“Like” It or Not: How Social Media Can Lead to Litigation


Claims professionals and risk managers are increasingly seeing the significance of social media in claims investigations and the defense of litigation.

About two-thirds of the adult population of the United States has a presence on a social networking platform. Over 900 million people worldwide are users of Facebook, and over half visit the site at least once a day. In any given month, over 30 billion separate pieces of content (wall posts, photos, etc.) are uploaded to Facebook, while Twitter processes a staggering 340 million tweets daily from its more than 140 million active users.

From claims investigations and debt collections to employment practices liability and libel claims, social media might get you sued.

Corporate America, too, has jumped on the bandwagon, with companies now constantly touting their social media presence and exhorting consumers to like them on Facebook and follow them on Twitter.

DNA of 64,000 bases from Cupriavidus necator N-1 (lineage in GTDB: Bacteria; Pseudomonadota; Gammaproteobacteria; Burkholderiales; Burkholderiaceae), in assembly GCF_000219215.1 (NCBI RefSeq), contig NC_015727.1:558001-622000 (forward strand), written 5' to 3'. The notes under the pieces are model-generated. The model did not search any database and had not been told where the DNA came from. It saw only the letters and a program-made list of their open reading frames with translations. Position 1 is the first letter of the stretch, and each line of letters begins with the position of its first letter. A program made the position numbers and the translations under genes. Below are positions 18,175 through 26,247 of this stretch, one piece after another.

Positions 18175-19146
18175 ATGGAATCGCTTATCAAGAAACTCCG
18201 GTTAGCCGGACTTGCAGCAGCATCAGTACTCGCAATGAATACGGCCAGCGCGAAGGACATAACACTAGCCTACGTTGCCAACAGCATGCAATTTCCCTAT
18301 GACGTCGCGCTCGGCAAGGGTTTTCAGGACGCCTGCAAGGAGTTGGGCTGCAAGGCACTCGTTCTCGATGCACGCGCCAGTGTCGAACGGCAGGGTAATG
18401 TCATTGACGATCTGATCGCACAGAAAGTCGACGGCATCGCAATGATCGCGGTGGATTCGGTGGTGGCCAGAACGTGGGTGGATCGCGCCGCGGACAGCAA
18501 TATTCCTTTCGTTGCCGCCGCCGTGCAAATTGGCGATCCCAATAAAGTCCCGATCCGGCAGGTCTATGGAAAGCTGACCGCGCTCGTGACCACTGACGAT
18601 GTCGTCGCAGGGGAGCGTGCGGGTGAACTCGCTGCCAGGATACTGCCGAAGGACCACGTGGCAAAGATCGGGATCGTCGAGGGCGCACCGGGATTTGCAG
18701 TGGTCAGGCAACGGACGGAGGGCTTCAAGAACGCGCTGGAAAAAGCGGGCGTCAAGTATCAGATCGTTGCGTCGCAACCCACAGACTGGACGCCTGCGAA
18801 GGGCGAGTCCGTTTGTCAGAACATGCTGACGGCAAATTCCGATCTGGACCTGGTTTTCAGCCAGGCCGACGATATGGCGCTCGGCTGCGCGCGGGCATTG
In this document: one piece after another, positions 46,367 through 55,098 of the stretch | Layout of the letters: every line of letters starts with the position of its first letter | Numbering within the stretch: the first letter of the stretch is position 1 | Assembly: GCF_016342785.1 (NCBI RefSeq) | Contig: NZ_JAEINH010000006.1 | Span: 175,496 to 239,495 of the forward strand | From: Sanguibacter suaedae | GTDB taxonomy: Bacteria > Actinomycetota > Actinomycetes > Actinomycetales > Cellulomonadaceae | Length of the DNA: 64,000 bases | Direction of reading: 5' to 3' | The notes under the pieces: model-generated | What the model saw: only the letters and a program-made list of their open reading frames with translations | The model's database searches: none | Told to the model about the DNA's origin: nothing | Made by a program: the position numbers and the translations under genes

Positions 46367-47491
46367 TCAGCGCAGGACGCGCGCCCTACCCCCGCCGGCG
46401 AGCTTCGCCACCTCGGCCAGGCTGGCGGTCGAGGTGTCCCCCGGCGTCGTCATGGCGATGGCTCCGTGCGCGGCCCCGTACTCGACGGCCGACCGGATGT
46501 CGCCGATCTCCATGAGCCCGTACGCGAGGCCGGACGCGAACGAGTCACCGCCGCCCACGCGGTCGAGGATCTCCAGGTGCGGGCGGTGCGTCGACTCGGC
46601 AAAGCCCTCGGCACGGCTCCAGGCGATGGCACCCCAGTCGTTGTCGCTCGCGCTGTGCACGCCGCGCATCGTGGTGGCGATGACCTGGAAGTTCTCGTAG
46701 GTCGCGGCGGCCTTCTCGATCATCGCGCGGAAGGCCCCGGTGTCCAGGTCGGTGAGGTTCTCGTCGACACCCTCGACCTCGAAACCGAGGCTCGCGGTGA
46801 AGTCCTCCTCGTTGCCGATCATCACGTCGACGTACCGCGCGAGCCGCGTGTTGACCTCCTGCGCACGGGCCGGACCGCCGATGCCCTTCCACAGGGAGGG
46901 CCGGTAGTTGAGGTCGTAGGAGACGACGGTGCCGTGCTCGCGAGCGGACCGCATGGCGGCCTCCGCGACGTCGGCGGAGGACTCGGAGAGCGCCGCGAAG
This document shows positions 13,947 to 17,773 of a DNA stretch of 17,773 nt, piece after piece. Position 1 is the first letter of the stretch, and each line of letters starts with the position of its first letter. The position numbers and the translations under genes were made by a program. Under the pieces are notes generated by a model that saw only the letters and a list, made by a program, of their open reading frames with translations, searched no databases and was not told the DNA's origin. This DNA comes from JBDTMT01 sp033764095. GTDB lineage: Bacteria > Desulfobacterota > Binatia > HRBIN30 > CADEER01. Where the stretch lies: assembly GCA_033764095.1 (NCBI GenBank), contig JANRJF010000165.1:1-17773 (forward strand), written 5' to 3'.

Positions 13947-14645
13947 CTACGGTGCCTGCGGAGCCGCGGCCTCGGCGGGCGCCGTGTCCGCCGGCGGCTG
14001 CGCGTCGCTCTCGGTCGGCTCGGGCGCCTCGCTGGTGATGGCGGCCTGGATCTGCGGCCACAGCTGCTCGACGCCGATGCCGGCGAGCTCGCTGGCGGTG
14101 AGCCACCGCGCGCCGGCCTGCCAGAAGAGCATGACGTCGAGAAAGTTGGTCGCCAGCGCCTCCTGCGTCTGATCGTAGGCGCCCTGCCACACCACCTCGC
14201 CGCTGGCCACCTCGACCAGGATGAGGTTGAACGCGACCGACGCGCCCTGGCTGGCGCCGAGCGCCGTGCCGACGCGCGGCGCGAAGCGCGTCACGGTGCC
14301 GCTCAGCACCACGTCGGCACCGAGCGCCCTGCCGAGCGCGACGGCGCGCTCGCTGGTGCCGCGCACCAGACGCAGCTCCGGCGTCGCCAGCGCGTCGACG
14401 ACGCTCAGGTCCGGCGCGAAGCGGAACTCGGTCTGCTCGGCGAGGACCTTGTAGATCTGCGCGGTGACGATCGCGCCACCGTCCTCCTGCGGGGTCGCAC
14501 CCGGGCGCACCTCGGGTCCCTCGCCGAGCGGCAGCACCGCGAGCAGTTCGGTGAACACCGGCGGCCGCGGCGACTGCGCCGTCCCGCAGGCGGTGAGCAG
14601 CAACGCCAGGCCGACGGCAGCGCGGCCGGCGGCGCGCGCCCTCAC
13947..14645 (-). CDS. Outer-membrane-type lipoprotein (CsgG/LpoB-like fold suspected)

Claims professionals and risk managers are increasingly seeing the significance of social media in claims investigations and the defense of litigation. As more and more people live their lives online, sites like Facebook, Twitter, YouTube, LinkedIn and MySpace have become a digital treasure trove for incriminating photos and online admissions that undermine a claimant’s case.

Social media is here to stay, and it represents a paradigm shift in how people communicate and share information. While this digital age has given risk management and claims professionals a treasure trove of information to be mined in defending all kinds of cases, it is also proving to be a breeding ground for claims and causes of action that were unimaginable only a few years ago.

See “Like” It or Not: How Social Media Can Lead to Litigation, by John G. Browning for Risk Management.

 

 

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